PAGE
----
Steve Baker, the silent world champion – SuperbikePlanet


If there was ever a runner who had the right to be bitter, it would be 70s runner Steve Baker. Baker is the first American world champion, having won the Formula 750 World Championship in 1977, a full year before Kenny Roberts won the 500 title. The F-750 Series was a fully accredited FIM World Championship, the same than the more generally known titles 125, 250 and 500 / MotoGP. But, maybe because the championship has not been able to keep up, now sometimes only old people or motorcycle historians quickly remember the F750 and the Baker. You see Baker won the World Championship, won Daytona, and won races all over the world, but his name doesn’t easily slip into track lore or other bench racing style stories. And its World Championship is more of a decent trivia test source than widely recognized.

Treatment like this, forgetting or ignoring a man’s greatest achievement, can freeze your heart, especially if you are the man who won and now have to deal with people who can’t remember, or worse yet, never hear about your success. “And you are …?”

Steve “Steeplechase” Baker. His origin is to be the best TT rider in the Pacific Northwest. Okay, one of the best. YAMAHA

There are a lot of remarkable things about Steve Baker: that he can still fit into his 1978 leathers. That he survived the race at a time when too many of his rivals left the track behind. ‘a hearse. That he had dinner with Barry Sheene, Eric Idle and George Harrison–twice. But, what is perhaps the most remarkable thing about Baker is that with so many reasons to be bitter, he is not. Not at all.

He expresses his gratitude when told that when Dorna gathered the entire contingent of American world champions at Laguna Seca a year and gave them a nice press conference, motojournalist and storyteller Dennis Noyes stood in front of the panel. and asked aloud, “Where’s Steve Baker?” Why isn’t Steve Baker here? ” in the room.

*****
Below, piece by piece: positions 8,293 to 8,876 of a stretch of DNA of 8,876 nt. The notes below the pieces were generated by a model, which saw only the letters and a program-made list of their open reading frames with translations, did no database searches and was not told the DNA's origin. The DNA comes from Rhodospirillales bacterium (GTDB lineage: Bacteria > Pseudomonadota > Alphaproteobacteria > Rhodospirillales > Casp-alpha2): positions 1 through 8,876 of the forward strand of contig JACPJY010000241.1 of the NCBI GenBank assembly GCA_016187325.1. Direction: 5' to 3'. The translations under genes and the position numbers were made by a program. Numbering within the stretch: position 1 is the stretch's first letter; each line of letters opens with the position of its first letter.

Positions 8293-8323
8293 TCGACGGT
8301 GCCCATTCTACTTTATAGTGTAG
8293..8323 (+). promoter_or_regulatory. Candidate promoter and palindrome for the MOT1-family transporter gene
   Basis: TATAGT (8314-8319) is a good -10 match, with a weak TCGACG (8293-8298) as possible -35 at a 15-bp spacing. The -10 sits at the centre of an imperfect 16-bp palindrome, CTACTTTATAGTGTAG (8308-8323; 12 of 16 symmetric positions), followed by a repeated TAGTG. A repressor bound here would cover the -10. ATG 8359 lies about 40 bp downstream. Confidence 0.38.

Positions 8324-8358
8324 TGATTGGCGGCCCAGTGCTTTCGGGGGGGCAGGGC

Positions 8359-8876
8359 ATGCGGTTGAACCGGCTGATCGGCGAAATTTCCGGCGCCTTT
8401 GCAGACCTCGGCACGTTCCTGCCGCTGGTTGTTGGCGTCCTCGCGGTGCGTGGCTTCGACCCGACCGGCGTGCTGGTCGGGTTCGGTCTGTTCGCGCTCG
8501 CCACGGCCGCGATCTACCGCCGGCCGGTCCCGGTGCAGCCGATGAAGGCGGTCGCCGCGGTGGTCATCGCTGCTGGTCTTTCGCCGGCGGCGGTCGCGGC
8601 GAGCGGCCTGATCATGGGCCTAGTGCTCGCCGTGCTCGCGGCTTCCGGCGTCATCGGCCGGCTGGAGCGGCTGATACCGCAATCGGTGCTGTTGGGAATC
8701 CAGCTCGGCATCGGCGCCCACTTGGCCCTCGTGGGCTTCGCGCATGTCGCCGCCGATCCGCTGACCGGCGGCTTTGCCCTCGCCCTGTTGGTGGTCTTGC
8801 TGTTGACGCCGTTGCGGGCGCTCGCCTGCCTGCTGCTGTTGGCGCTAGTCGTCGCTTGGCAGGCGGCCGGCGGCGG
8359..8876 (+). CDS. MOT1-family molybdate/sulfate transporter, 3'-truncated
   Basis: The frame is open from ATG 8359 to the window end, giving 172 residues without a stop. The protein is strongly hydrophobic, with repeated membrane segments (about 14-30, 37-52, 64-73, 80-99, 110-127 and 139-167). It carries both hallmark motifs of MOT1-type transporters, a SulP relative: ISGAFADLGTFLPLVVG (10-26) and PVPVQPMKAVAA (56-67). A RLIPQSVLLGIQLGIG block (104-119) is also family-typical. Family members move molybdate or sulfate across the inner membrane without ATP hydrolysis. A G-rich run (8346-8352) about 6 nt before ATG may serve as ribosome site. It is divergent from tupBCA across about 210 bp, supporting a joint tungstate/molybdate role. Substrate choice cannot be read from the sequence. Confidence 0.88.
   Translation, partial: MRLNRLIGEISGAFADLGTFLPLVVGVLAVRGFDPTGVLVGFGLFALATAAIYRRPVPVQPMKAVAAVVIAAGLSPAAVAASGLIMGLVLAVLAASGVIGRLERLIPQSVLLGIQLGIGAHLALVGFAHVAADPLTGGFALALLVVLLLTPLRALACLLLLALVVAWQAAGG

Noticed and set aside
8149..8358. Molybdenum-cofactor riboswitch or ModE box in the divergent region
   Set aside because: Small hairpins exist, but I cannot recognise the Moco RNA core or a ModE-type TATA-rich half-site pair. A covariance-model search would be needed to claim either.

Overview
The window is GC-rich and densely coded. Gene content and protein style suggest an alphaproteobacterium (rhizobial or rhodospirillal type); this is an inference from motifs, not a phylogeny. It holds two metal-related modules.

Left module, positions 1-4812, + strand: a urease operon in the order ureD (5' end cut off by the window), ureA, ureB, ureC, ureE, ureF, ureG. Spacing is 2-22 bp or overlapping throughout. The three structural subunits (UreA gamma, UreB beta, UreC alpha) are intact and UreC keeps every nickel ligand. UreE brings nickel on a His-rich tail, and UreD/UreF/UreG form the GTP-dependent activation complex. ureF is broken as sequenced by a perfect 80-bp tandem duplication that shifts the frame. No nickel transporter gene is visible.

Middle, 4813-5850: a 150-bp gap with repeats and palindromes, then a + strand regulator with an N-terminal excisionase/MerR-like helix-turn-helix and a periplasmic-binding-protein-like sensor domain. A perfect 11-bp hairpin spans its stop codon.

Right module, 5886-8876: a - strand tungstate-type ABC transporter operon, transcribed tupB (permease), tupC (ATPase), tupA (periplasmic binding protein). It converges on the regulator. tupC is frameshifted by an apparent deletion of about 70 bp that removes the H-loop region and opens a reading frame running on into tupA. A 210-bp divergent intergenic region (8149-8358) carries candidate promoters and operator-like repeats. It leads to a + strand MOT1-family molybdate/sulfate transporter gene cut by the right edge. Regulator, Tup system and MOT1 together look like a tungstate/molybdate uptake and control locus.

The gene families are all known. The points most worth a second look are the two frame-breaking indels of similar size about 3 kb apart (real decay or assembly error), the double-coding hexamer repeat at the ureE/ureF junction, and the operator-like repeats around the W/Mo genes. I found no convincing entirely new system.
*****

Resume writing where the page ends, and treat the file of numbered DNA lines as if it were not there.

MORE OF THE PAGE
“It’s really good that Dennis did that,” says Baker. “I hope to have the opportunity to thank him one day.”

Baker remains grounded and gives no indication that people who neglect his championship are something he cooks up every night, crushing his molars to dust in a chamber decorated with fist-sized holes in the slab walls. plaster. “You know, I was never very flamboyant and I didn’t really go out of my way to advertise myself or my accomplishments. Maybe I should have, because in the end, what the factories pay is this advertising, but it just wasn’t me, ”explains the former world champion.

Baker on Roberts: He was the first world champion in the 500cc class.
Baker on Roberts: He was the first world champion in the 500cc class. Al Ivins RIP

And does it bother him to see or hear people naming King Kenny Roberts as America’s first world champion?

“Well, he was in the 500 class,” Baker said simply.

“You know, Kenny Roberts’ record speaks for itself,” Baker continues. “He was a great rider. For me, I think the pity is that I didn’t really get the chance to go back to Europe and have a good test ride on a 500. Now I see guys who have raced in Europe, in Grand Prix, for ten years. and I’m like, well, I wish I had this opportunity.

“For me, really, Europe was so overwhelming.”

Steve Baker is kind of like a 1970s version of Zelig, the Woody Allen character who has seemingly been at every major event for a decade. Name a race: Daytona, Ontario, Laguna, Monza and the rest, Baker was there, still racing, generally winning. The failure of the Nixon F750 Championship? Baker was right in the middle of it all. Daytona? I won it twice.

One of Steve Baker's Yamaha 500s can be found at Red Rock Harley in Vegas.  It was the bike that was written off by Yamaha as
One of Steve Baker’s Yamaha 500s can be found at Red Rock Harley in Vegas. This is the bike that was written off by Yamaha as “totaled”, but which almost won the Daytona 200 three years later. True story. Dean Adams

Take, for example, the Indy Mile 1975, where Kenny Roberts won the race on a Yamaha TZ750 track bike. An iconic evening that quickly spawned a legend, a quote that will forever resonate “They don’t pay me enough to put on this thing”. Baker was at Indy that day and rode one of the TZ Miler bikes. Plus, he helped build four of them and drove the van that delivered them to Indy.